2 state converter, from -24VDC [ON] - +5VDC [OFF] to 5VDC [ON] - 0VDC [OFF]

Discussion in 'General Electronics Chat' started by lordofentropy, Apr 26, 2016.

  1. lordofentropy

    Thread Starter Active Member

    Apr 10, 2010
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    So as the header says, I would like to take a 2 state signal (ON/OFF) where the on state is -24VDC and it's off state is +5VDC and make that/convert to a 0-5VDC 2 state signal, where 0 is the corresponding off state and +5VDC is the corresponding on state. This is more so a triggering event or interlock, so this would not be a high frequency thing.
    Thanks.
     
  2. AnalogKid

    Distinguished Member

    Aug 1, 2013
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    There are lotsa ways to do this.
    What is the current load on the converted 0 V to 5 V signal?
    Does the output signal have to stop at 0 V, or could it go down to -0.3 V or -0.7 V?

    ak
     
  3. crutschow

    Expert

    Mar 14, 2008
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    If you tell us more about the purpose of this signal and how it will be used, we can give you a better answer.
     
  4. lordofentropy

    Thread Starter Active Member

    Apr 10, 2010
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    It's some type of triggering or interlock signal, that's all I know. I don't know the current load either, but being it's some type of triggering/interlock signal it's safe to assume it's small. And it needs to be 0 to 5v. All I have so far is using an opto isolator or finding a inverter with a zener (that was where you were going with your forward Voltage drop of -.3/-.7)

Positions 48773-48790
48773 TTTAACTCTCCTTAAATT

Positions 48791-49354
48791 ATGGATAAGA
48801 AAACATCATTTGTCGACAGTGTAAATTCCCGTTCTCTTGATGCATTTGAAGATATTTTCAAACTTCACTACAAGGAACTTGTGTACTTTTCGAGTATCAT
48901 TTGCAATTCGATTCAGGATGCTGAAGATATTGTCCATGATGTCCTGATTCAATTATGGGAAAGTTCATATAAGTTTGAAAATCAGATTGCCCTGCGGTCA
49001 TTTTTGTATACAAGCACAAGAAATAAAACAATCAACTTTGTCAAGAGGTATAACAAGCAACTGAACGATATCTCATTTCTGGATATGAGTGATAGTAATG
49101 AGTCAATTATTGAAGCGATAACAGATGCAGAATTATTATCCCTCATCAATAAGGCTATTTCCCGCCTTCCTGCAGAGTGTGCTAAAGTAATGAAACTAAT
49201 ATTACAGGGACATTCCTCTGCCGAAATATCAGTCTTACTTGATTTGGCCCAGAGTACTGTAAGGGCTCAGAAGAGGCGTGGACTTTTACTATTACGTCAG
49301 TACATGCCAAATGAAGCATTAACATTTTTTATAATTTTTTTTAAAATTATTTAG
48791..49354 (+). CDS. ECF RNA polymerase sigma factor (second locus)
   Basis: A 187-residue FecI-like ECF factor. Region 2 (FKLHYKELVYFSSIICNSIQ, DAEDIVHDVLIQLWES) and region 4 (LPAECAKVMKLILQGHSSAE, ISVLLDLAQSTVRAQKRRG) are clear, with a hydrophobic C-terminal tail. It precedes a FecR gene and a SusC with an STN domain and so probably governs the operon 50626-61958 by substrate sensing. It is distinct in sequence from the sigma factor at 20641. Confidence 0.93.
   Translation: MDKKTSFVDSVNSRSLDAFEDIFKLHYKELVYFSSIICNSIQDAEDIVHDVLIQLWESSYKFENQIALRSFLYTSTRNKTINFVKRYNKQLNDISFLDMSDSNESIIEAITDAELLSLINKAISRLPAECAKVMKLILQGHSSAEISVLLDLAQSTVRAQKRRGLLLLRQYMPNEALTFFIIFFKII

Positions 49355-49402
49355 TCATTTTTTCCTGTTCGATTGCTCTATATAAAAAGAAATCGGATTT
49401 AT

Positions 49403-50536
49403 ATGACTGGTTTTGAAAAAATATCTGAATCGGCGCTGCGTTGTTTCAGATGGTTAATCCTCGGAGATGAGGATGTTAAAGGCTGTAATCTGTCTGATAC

5. crutschow

    Expert

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    Here's a simple transistor inverter circuit that would seem to do what you want.
    The diode prevents the -24V input from exceeding the transistors reverse Vbe rating.
    The transistor can be just about any small NPN type.

    upload_2016-4-27_0-51-48.png
     
  6. AnalogKid

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    Rather than count on the capacitance of the 4148 vs. the capacitance of the 3904 when both are reverse biased, I'd add a diode across the base-emitter junction to prevent reverse breakdown.

    TS: Is signal logic inversion allowed? That is, can the -24 V be mapped to +5 V, or must it be mapped to 0 V?

    Also, is there a separate 5 V supply for the output signal as in Wally's schematic, or does the output 5 V have to come from the input when it is at 5 V?

    ak
     
  7. crutschow

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    I'm not counting on any capacitance matching for the circuit operation.
    Capacitance has little effect on the circuit operation at low speeds.
    When the diode is reverse biased and the current stops, any remaining capacitive charge is dissipated through the forward biased base-emitter junction.
    If necessary a base-emitter resistor can be added to clear out any charge or absorb leakage currents but I don't see that needed for slow speed switching at typical ambient temperatures.

    I prefer the series diode since it draws no current from the source when the input is negative.
     
  8. AnalogKid

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    I agree with the series diode; that's not what I was referring to. In the steady-state -24 V input condition, the reverse-biased 4148 and 3904 junctions look like two capacitors in series. The voltage that develops across each one is proportional to the capacitance. If they are approximately equal, there will be -12 V across the 3904 base-emitter junction. Even at sub-microamp leakage currents, something easy to prevent with a 2nd 4148 across the 3904.

    ak
     
  9. lordofentropy